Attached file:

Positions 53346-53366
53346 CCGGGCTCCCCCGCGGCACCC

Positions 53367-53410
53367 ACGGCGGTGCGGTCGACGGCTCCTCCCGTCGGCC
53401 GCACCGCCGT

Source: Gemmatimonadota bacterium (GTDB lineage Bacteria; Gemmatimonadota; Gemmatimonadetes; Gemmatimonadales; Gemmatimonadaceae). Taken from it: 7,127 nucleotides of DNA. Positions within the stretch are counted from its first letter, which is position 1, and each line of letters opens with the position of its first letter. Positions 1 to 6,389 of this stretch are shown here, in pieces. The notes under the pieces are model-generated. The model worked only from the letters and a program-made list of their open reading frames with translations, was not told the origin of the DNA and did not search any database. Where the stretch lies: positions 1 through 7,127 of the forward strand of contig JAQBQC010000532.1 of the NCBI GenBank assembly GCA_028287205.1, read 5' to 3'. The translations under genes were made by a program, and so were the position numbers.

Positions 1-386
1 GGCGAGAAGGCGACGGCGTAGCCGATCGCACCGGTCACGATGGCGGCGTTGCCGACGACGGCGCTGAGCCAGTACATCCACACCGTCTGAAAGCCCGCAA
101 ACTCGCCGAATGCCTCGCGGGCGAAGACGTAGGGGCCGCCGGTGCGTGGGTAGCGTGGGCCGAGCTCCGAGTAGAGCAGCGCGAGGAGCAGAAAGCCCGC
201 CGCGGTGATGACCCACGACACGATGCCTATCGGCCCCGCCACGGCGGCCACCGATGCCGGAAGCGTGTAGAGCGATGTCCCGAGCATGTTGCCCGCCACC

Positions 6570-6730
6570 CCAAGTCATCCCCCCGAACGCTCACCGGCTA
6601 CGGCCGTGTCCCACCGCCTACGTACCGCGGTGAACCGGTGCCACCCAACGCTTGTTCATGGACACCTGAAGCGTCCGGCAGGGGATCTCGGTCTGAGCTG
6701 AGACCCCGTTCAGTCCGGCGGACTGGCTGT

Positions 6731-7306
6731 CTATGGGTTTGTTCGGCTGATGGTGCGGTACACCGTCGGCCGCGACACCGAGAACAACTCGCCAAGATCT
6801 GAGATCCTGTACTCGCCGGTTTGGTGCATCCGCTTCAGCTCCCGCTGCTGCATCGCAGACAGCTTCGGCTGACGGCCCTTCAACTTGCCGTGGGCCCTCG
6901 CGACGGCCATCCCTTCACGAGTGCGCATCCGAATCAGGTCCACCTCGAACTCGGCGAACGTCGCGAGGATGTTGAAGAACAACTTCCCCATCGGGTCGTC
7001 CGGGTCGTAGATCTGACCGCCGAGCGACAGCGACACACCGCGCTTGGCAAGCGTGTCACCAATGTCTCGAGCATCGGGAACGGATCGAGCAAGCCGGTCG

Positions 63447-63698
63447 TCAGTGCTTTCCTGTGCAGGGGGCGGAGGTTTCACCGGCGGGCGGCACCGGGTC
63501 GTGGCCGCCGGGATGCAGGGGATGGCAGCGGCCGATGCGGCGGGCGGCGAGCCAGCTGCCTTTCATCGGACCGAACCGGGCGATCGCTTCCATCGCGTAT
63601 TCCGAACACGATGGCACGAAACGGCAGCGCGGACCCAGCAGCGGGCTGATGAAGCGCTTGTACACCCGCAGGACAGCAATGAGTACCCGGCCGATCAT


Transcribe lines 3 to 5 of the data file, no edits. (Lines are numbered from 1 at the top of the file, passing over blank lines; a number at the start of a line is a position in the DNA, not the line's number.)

Positions 53367-53410
53367 ACGGCGGTGCGGTCGACGGCTCCTCCCGTCGGCC
53401 GCACCGCCGT